There isn’t one design team at IBM and there isn’t a centralized design function. I’m part of the design program office and our job is to make sure that design propagates throughout the company. Others are on a product team, so they are helping with software. Then, some are working in the office of the CIO, in research and the consulting side.
But we are trying to find individuals whose aptitude is to understand a deeper problem and have the ability to say something about it with respect and still be able to disagree when the problem is stated in a way that is different than how the problem is understood.
Q: Designers often advocate for their work to business professionals. How can designers better understand the business perspective?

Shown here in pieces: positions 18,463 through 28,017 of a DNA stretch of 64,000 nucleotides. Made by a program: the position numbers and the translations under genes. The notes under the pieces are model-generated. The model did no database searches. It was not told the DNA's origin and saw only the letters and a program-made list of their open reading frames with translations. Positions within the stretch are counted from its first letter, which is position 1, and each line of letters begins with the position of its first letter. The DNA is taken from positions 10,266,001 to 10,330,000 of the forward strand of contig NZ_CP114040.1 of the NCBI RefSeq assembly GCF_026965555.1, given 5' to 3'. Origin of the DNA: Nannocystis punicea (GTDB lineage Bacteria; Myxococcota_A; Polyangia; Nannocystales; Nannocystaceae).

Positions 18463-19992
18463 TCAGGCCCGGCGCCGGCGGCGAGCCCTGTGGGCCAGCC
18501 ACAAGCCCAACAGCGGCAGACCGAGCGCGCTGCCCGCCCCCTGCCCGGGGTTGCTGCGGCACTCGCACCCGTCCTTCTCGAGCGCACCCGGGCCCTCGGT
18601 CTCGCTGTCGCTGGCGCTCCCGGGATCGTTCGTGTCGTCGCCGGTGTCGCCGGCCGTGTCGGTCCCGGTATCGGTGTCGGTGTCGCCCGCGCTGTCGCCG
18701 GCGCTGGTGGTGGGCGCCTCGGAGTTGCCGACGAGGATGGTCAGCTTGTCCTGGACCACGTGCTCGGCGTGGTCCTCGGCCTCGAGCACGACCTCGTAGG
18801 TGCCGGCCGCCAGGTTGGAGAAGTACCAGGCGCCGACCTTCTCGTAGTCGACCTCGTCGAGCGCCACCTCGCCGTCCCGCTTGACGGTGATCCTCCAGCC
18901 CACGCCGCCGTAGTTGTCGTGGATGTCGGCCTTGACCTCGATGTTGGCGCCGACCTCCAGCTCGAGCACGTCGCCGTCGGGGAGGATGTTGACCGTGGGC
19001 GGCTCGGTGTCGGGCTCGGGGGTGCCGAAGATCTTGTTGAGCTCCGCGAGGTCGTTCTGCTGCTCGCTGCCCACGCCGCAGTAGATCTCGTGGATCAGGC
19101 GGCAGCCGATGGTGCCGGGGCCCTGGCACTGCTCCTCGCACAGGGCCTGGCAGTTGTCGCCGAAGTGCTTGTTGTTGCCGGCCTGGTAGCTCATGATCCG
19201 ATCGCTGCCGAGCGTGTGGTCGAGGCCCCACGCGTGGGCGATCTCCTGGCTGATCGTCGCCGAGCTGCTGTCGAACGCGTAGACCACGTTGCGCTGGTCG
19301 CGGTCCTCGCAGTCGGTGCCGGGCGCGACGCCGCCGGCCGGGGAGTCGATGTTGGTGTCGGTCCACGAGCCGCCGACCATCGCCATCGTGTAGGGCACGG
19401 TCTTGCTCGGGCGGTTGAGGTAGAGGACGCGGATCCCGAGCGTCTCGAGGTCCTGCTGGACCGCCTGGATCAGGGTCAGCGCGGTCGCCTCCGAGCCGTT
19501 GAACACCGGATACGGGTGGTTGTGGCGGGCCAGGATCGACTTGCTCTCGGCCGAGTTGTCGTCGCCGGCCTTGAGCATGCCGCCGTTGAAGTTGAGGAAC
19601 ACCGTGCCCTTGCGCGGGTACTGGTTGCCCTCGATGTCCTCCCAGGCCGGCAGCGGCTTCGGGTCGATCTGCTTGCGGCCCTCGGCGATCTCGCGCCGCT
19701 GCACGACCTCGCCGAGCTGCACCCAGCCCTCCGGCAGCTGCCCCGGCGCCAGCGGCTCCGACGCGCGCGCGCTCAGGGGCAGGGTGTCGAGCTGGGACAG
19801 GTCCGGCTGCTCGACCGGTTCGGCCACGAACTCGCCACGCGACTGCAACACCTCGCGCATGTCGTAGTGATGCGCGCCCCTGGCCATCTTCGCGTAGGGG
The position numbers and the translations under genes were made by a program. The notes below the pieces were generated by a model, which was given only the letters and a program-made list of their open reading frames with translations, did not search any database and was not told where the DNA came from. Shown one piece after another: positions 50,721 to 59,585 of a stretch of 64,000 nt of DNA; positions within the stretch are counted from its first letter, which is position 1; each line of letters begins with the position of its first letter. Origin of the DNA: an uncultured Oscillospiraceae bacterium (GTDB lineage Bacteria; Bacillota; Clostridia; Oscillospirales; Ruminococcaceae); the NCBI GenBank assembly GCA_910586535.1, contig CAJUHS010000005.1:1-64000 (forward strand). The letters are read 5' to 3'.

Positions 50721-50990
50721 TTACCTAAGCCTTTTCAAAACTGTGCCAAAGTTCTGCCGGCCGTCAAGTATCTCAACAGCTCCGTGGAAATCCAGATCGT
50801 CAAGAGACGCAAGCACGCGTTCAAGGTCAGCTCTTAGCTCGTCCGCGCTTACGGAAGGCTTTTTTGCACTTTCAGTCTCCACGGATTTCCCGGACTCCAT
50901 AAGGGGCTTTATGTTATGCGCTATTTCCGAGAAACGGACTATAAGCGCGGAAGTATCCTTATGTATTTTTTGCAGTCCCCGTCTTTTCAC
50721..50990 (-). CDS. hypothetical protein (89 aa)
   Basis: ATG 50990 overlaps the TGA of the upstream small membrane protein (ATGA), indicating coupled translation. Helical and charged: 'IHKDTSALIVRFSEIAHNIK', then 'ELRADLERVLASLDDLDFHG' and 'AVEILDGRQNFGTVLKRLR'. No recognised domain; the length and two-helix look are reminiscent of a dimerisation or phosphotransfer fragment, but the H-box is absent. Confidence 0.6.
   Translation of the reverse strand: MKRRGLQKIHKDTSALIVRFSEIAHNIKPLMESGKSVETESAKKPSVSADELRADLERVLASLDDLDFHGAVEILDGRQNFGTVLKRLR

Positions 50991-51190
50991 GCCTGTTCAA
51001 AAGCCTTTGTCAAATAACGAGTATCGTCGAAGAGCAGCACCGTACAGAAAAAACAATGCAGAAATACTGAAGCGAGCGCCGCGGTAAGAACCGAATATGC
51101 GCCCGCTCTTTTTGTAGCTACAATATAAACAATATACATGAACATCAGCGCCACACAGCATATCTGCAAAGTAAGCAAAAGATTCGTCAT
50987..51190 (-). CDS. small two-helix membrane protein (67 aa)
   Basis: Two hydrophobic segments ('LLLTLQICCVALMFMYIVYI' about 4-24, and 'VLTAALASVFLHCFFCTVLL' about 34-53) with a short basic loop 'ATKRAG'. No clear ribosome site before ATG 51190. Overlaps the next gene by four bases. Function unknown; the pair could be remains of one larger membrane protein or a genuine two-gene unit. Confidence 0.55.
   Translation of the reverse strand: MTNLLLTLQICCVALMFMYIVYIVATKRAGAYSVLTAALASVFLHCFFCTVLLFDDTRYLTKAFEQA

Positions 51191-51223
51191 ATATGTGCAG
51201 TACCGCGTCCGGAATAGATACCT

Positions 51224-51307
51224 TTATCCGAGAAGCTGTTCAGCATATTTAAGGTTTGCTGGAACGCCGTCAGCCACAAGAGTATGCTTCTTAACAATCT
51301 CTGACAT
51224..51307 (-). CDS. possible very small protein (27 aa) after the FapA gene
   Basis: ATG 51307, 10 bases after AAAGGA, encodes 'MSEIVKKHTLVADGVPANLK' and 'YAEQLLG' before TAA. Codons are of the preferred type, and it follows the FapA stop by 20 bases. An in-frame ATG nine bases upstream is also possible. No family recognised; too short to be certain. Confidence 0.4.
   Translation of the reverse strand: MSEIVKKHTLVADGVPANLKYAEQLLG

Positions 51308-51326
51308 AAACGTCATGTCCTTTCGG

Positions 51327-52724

We have a few different programs and publications that we make available to our designers. One of them is called the Business of Design. And it’s getting them to understand how IBM’s business operates and where they fit in. It also helps them understand the basic terms and ideas behind how the business runs and how design plugs into these spaces within the company.
We also encourage curiosity and make ignorance okay so that if you don’t know something, you feel confident to put your hand up and ask for an explanation.
It’s an environment where you don’t have to pretend to be something that you’re not. We want it to be okay to say, “Can you teach me the basics of this, so that I can bring what I know to what you know?”
We actually start all of our designers as a cohort, regardless of where they are on the planet, regardless of what their discipline within design is. They all come together on the same day, and go through training for 12 weeks.